Tara: praise for leaving/stopping the undesirable behavior

I had been thinking of purchasing an e-collar for help with getting him out of the trashcan, off the counters & off the back door. He is a terrible trash raider & counter cruiser. He knows its bad, he knows he gets a timeout, he knows the people get upset & yell and aren't very pleased with him when he gets into these things but his desire to indulge far exceeds his common sense or willpower in this. Scat strips, bitter apple and loud noises (he doesn't like loud noises) haven't worked, only temporarily interrupted him. Similar to the issue with Fancy.

He lunges at and body slams the french door when he decides its time to come in. If I don't immediately open the door he starts scratching up the glass like he's a cat and its a scratch pole. He has figured out that its a big no-no but he still engages in the behavior anyway.

Obviously there are some minor things I can work with the collar on in addition to the urination. I think that could be a good thing because it'll get him used to the collar faster and since he already knows the door & food things are no-nos then maybe having a collar correction accompany them will help him to make the collar/urination/Fancy connection more quickly.

I know I've thrown alot out there in the last 24 hours but please don't think I'm just going to go buy a collar and get button-happy. I know the collar itself isn't going to teach him anything and I also realize there's a large margin for error if improperly used so I will certainly be extremely careful and will continue to do research on e-collar methods online.

I'll also report daily on any progress or setbacks we've made and would very much appreciate continued input. I want this dog to stay, as does the rest of the family, and at this point I'm willing to try just about anything to make that happen.

Tara
The FIRST thing you would need to do - and ... it. And see my post above about possible unintended consequences.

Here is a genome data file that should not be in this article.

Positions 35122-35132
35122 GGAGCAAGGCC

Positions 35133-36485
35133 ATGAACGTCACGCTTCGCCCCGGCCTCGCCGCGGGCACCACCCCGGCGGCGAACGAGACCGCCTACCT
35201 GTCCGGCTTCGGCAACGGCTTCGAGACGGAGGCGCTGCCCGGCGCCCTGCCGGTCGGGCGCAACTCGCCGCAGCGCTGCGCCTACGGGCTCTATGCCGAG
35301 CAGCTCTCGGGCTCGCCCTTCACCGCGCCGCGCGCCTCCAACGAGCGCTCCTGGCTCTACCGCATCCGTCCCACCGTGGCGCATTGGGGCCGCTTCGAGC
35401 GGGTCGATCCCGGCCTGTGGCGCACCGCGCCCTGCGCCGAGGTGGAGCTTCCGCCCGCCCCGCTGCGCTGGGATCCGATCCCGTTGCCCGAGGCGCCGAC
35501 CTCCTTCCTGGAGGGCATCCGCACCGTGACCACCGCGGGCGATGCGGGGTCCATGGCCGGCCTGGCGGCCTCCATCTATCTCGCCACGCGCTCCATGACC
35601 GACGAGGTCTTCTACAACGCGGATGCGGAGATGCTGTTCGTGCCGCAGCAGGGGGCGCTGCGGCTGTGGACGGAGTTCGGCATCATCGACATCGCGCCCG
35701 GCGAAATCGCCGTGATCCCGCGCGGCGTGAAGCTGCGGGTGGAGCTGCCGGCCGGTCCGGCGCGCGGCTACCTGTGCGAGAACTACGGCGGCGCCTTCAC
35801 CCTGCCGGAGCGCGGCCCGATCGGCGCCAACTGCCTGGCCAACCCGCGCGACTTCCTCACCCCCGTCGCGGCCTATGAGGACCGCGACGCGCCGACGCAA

I plan to work with him alone at first. I know I need to find the right level of stimulation, ... the rest of the family, and at this point I'm willing to try just about anything to make that happen.

This dog certainly has a lot of bad habits! Pulling on the lead, counter surfing, marking the other dog, scratching the doors, raiding the trash...tell me Tara, what is it about him that makes you WANT him?! You and your family must have a hell of a lot more patience than I do. My rescue's weird fear-based behaviors and lack of common sense drive me crazy sometimes, but on this list the only thing she does is pull on the lead, which is corrected by a Gentle Leader.
Did you mention how old he is? Do you think he's likely to grow out of any of this?
in thread "Janet Puistonen" (Email Removed) whittled the following words:
This dog certainly has a lot of bad habits! Pulling on the lead, counter surfing, marking the other dog, scratching ... Leader. Did you mention how old he is? Do you think he's likely to grow out of any of this?

I wondered this. Hopefully she's rehabbing him. Rescues often come with a lot of baggage. If he's not successful in her home, he's likely not to be successful in someone else's. Which is why she has to exhaust any and all options before making any hard line decisions.
This dog certainly has a lot of bad habits! Pulling on the lead, counter surfing, marking the other dog, scratching the doors, raiding the trash...

lots of dogs pull on lead and lots of owners are perfectly willing to put up with it. marking is a pretty serious problem (especially when it's being done to another dog), but my guess is that, like me, Tara doesn't see the other things on the above list as Big Deals. so what if he counter surfs and trash picks? BFD.
tell me Tara, what is it about him that makes you WANT him?!

i'm not Tara and wouldn't dream of trying to speak for her, but perhaps she likes him?
My rescue's weird fear-based behaviors and lack of common sense drive me crazy sometimes,

what is it about her that makes you want to her? seriously. why on earth would you put up with that sort of thing?
but on this list the only thing she does is pull on the lead, which is corrected by a Gentle Leader.

so some things drive you nuts and other things drive others nuts. amazing!
Did you mention how old he is? Do you think he's likely to grow out of any of this?

if anything, he's growing into it.

shelly